Based on Ned Vizzini’s semiautobiographical 2006 novel, It’s Kind of a Funny Story is the latest film from the writing and directing team of Ryan Fleck and Anna Boden (Half Nelson and Sugar). The movie follows a depressed and suicidal teen, Craig (Keir Gilchrist). He has been pushing himself to the point of “stress-vomiting” to get accepted into Executive Pro-Professional High School—“set up to create the leaders of tomorrow.” It’s an effort to please his businessman father, who is mostly consumed with “client crises.”


After nearly throwing himself off the Brooklyn Bridge, Craig goes to the emergency room of a city hospital in search of an antidepressant or a sedative. Instead, he is admitted to the psych ward, where he meets a collection of likable and even intriguing patients, who help shine a light on his problems. The institution itself is no doubt a sanitized version of the real thing.

Nonetheless, in black comedy style, the film sweetly tackles a serious subject matter. It is enhanced by the performance of Zach Galifianakis as Bobby, who has attempted suicide six times and routinely checks himself into the hospital for a “vacation, the way some people go to the Hamptons.” He is fond of reciting Bob Dylan lyrics, including “He not busy being born is busy dying,” and claiming them as his own.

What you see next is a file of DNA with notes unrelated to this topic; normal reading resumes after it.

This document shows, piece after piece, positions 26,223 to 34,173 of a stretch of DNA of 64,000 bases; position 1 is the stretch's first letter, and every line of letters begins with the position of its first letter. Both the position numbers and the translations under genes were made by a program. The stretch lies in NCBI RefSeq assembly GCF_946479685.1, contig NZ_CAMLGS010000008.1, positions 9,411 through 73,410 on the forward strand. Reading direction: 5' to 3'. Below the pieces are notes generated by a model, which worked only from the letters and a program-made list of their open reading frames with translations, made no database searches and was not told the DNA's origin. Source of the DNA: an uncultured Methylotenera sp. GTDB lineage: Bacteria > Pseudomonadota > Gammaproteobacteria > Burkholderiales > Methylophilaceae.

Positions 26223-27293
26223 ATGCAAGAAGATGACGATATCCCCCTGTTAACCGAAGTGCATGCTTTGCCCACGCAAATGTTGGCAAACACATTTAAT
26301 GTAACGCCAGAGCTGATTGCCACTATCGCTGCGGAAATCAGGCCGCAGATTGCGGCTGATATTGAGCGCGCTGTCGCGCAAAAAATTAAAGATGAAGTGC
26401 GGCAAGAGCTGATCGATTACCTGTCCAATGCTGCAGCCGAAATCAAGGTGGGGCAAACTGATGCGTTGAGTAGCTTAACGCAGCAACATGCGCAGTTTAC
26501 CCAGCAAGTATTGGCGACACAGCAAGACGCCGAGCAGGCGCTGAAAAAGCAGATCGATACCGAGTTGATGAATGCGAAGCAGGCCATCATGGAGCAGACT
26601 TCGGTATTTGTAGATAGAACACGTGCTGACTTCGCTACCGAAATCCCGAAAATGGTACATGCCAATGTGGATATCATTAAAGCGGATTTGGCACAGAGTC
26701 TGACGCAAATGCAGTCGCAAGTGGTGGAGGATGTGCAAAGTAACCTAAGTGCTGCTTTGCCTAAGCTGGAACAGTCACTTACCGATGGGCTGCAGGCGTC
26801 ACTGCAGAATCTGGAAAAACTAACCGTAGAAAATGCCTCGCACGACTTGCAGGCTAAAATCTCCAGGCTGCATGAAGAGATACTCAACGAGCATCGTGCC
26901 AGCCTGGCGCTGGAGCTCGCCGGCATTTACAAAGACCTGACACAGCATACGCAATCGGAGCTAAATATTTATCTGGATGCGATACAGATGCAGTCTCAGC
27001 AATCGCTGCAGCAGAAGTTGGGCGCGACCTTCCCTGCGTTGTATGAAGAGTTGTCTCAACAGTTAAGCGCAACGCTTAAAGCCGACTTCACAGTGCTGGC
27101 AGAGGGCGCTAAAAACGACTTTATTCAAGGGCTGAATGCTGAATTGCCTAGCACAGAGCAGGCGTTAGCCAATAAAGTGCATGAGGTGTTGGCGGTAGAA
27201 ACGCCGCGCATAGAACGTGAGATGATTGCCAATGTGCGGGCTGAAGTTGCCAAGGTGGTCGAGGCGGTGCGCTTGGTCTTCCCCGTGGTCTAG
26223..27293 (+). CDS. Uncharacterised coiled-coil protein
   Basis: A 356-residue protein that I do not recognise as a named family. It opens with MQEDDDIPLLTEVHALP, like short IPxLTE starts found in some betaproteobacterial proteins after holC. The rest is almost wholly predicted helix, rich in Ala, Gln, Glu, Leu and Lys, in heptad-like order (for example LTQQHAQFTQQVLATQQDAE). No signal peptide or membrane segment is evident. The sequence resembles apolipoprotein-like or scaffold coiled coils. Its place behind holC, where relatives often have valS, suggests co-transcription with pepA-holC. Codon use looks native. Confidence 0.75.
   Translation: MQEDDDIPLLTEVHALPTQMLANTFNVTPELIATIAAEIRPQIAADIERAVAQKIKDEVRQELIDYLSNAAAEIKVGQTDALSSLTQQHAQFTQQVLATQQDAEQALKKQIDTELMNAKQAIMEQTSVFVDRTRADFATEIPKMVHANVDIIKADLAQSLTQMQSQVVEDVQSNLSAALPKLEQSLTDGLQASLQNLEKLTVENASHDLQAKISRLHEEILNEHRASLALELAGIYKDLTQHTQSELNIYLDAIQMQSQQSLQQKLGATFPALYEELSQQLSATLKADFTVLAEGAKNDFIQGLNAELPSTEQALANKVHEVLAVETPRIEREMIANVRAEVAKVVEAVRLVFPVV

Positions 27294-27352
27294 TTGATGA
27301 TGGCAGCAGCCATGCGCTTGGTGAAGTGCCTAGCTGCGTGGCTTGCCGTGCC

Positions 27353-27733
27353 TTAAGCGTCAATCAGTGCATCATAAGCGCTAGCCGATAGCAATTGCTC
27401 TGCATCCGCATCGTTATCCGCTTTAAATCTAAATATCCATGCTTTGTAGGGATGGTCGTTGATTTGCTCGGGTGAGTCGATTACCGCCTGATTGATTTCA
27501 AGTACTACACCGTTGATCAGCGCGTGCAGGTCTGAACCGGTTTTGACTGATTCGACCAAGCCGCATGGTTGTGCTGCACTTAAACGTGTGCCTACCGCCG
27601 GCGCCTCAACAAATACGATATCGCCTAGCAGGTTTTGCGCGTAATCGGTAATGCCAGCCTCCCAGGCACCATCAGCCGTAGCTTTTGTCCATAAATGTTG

The film accesses certain feelings about the real personal and social pressures weighing down on young people, who confront, among other things, “two wars and a messed-up society.” Also “undergoing renovations” are a self-harming teenage girl (Emma Roberts), an alienated Egyptian immigrant and a black radical academic from a prestigious university who “went bonkers after the passage of the Patriot Act.” Jeremy Davies as a hip staff member also adds color.